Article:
Solomon Islands: Australian occupation to continue

RAMSI troops on patrol in Honiara. RAMSI continues to be criticised for targeting political opponents of Australian interests. P

The Australian-led Regional Assistance Mission to Solomon Islands (RAMSI), involving involves police and soldiers, is set to continue its occupation of the Pacific island for at least “five to six years”, despite a change of government in the Solomon Islands.

Danny Philip was elected prime minister of the Solomon Islands by parliamentary vote on August 25, the Solomon Star said, after the August 4 general elections in which 25 out of 50 seats changed hands.

The day after his election, Philip was quick to reassure RAMSI his government would be friendly. According to the August 26 Solomon Times, Philip said: “I have no intention of kicking out RAMSI.

“We all know there needs to be changes so that RAMSI's mandate can be more purposeful and relevant in line of the challenges facing Solomon Islands. To all [participants in] RAMSI, I am telling you that I am a leader you can work with.”

RAMSI was created in 2003 after ethnic-based conflict that began in 1998 significantly disrupted the country. The RAMSI intervention was justified by claims that SI was becoming a “failed state” that could be exploited by terrorists and criminals.

RAMSI troops took over the policing of the country, and key posts within the government bureaucracy were taken over by RAMSI “advisers”, giving them virtual control of the country. Australians make up over 90% of RAMSI personnel, and the rest came from other Pacific nations.

Since then, RAMSI has influenced the political and economic life of the Solomon Islands, promoting the neocolonial agenda of the Australian government. Australian contractors and businesses are the main recipients of Australian government aid to the Solomon Islands, and their operations receive little scrutiny.

Philip's coalition is slightly more independent of Australia than the defeated government of Derek Sikua, which was closely aligned with RAMSI's agenda. Australian National University academic Jon Fraenkel told Radio Australia on August 31 that “there will be concern about the composition of the new government” from RAMSI and the Australian government.



However, the new government is unlikely to pose any kind of threat to RAMSI's continued occupation. The fragile coalition government has already been threatened by the opposition with a vote of no-confidence, the Solomon Star said on September 1.

RAMSI continues to be criticised for targeting political opponents of Australian interests. Several high-profile cases have collapsed due to findings of unlawful conduct committed by the Australian-led police force, AAP said on September 15.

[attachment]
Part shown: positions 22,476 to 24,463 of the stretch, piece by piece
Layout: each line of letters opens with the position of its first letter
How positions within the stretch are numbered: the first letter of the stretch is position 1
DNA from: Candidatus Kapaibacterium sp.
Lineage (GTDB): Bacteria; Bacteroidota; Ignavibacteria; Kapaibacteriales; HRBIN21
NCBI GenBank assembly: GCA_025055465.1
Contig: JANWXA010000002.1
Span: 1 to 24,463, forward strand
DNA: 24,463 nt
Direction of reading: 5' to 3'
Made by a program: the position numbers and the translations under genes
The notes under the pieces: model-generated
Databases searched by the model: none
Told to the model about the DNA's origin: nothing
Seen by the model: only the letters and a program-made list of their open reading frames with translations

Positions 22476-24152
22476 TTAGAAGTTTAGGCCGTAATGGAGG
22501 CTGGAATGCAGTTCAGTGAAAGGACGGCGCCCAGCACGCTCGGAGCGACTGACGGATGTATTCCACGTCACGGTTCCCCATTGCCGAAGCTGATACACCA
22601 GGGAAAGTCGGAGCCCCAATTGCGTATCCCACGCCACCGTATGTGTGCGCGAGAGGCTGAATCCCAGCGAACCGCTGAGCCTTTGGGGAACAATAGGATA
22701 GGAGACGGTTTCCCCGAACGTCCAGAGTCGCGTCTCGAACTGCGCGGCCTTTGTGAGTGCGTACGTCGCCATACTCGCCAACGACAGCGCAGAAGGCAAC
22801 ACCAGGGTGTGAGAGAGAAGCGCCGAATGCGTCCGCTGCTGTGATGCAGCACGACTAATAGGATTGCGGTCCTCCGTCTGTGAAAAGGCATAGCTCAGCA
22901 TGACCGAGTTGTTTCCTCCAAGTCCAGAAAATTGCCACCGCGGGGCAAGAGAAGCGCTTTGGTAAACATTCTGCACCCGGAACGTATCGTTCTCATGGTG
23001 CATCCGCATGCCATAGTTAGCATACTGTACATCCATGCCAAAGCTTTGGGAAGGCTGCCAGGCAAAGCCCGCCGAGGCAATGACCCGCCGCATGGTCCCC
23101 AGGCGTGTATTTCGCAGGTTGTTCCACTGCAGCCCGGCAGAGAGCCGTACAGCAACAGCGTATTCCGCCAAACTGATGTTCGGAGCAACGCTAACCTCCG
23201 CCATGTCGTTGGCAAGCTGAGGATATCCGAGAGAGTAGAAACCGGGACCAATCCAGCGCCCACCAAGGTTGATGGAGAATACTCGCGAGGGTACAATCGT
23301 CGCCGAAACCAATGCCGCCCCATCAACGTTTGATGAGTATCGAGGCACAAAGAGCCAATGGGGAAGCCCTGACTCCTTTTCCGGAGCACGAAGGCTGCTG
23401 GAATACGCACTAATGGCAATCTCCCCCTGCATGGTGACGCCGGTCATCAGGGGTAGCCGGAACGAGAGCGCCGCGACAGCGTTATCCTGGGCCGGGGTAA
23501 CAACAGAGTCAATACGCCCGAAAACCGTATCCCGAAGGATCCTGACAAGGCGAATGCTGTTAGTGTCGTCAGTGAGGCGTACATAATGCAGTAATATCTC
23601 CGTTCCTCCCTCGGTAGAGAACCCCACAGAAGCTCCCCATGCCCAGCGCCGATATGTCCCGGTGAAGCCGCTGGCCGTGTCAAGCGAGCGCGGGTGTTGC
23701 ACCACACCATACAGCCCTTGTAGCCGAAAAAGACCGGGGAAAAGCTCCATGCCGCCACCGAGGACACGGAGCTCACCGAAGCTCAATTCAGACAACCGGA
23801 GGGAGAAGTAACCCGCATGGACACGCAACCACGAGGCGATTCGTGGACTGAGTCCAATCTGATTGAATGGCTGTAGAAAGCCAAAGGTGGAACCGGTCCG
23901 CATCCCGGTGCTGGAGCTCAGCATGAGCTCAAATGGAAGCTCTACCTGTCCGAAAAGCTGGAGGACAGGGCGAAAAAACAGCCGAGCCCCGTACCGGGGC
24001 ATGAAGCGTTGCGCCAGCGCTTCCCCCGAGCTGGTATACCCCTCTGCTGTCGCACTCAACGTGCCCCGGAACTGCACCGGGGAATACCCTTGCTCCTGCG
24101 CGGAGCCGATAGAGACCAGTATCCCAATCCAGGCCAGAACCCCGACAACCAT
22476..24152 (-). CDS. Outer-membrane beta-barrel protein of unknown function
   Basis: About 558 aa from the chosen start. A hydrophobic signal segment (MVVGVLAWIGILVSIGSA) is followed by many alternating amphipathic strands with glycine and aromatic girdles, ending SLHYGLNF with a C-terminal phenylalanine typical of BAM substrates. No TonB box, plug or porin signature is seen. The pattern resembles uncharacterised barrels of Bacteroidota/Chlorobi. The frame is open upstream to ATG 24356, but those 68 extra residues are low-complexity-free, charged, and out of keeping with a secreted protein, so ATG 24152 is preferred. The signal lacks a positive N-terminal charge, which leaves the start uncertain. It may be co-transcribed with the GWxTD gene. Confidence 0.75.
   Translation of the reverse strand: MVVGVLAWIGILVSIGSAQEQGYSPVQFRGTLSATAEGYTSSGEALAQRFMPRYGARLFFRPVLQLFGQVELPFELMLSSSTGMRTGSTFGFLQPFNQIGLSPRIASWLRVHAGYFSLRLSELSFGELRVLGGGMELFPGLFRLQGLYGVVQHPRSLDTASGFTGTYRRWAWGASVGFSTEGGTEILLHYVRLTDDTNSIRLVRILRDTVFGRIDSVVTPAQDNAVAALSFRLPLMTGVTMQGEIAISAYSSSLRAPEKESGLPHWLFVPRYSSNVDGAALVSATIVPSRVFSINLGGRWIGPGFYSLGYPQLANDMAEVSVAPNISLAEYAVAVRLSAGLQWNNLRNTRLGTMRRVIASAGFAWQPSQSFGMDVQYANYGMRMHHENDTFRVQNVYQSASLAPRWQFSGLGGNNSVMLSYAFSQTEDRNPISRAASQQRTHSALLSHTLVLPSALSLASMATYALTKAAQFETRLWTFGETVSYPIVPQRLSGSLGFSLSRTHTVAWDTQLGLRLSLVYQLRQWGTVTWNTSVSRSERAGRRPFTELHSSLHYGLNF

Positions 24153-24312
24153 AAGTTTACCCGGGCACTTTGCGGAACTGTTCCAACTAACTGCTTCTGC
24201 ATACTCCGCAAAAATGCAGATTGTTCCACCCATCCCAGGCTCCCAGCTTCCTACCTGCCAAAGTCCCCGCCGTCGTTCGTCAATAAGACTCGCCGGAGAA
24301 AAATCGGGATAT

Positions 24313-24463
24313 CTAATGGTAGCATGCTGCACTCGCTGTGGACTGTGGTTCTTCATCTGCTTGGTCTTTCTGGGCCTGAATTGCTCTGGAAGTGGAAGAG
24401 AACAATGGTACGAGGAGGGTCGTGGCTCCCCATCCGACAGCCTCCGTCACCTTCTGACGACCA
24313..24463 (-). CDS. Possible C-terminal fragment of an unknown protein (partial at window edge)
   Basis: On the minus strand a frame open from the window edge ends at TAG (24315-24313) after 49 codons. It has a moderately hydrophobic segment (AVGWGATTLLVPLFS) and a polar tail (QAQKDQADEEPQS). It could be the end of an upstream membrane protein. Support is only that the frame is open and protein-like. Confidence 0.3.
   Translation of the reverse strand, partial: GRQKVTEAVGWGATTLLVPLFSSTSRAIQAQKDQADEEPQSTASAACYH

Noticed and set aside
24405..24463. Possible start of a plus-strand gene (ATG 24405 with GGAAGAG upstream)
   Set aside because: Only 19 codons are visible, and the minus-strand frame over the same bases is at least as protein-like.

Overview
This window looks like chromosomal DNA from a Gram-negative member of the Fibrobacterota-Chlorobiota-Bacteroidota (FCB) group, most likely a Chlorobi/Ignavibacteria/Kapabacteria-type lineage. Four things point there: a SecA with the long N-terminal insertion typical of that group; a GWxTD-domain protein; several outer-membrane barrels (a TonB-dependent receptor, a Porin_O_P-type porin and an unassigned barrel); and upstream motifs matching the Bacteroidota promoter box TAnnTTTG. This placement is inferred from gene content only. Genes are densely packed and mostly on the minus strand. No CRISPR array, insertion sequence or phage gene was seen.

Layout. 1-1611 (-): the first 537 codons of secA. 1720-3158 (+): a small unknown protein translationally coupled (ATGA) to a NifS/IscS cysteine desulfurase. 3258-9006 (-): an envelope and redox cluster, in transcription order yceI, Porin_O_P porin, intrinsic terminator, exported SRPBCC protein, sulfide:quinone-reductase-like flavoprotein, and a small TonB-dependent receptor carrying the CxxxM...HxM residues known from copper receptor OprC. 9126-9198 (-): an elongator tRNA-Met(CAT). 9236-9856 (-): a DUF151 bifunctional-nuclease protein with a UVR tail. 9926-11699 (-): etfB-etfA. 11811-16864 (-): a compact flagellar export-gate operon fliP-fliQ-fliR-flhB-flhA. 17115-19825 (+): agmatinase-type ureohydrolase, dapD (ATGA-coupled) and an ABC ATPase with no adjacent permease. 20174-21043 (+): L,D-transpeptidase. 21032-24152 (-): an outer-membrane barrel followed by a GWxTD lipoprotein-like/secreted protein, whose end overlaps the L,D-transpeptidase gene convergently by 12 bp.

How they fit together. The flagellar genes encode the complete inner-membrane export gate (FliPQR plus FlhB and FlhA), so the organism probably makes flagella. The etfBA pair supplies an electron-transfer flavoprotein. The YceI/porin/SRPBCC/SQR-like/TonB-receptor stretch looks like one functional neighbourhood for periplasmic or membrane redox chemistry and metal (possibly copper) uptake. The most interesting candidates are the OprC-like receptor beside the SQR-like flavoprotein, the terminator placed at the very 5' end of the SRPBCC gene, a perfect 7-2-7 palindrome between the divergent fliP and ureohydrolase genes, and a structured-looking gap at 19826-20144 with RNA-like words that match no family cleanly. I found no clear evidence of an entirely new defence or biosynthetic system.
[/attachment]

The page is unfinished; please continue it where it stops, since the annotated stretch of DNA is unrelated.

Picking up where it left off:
Some cases have involved RAMSI officers trying to frame people by paying witnesses to lie in court. Cases have also been thrown out due to RAMSI officers failing to follow basic rules of law, such as reading people their rights and allowing access to lawyers.

These cases mainly targeted allies of former PM Manasseh Sogavare, who was ousted in 2007 over a dispute with the Australian government for its interference.

Former Solomon Islands public defender Stephen Lawrence, who defended many people pursued by RAMSI, told AAP the trials have been "shameful" and "a comprehensive failure".

He said RAMSI's activities were an "attempt to achieve a form of political cleansing" of those deemed to be at odds with Australia's interests.

"The rhetoric that Australia intervened to end the conflict is incorrect," he said. "The Australians came at least three years after the peak of violence when it became politically opportune in the broader context of a 'war on terror'."

RAMSI has been under fire after its security forces killed an unarmed man by its security forces on August 12, the Solomon Star said on August 13.

The premier of Guadalcanal, Stephen Panga, called for ending immunity for RAMSI soldiers, Impunitywatch.com said on September 5. The Tongan soldiers involved have since returned home without being questioned.

The shooting has damaged the popularity of RAMSI's security effort. A 2008 Aid/Watch report said up to 90% of Solomon Islanders approved of RAMSI's security role, in part due to the unpopularity of the Royal Solomon Island Police among sections of the population, and the fact that few people had actual contact with RAMSI troops.

However, the report said RAMSI had created resentment due to the effects of a "bubble economy" generated by the presence of highly paid foreigners, which had a negative impact on the local people.

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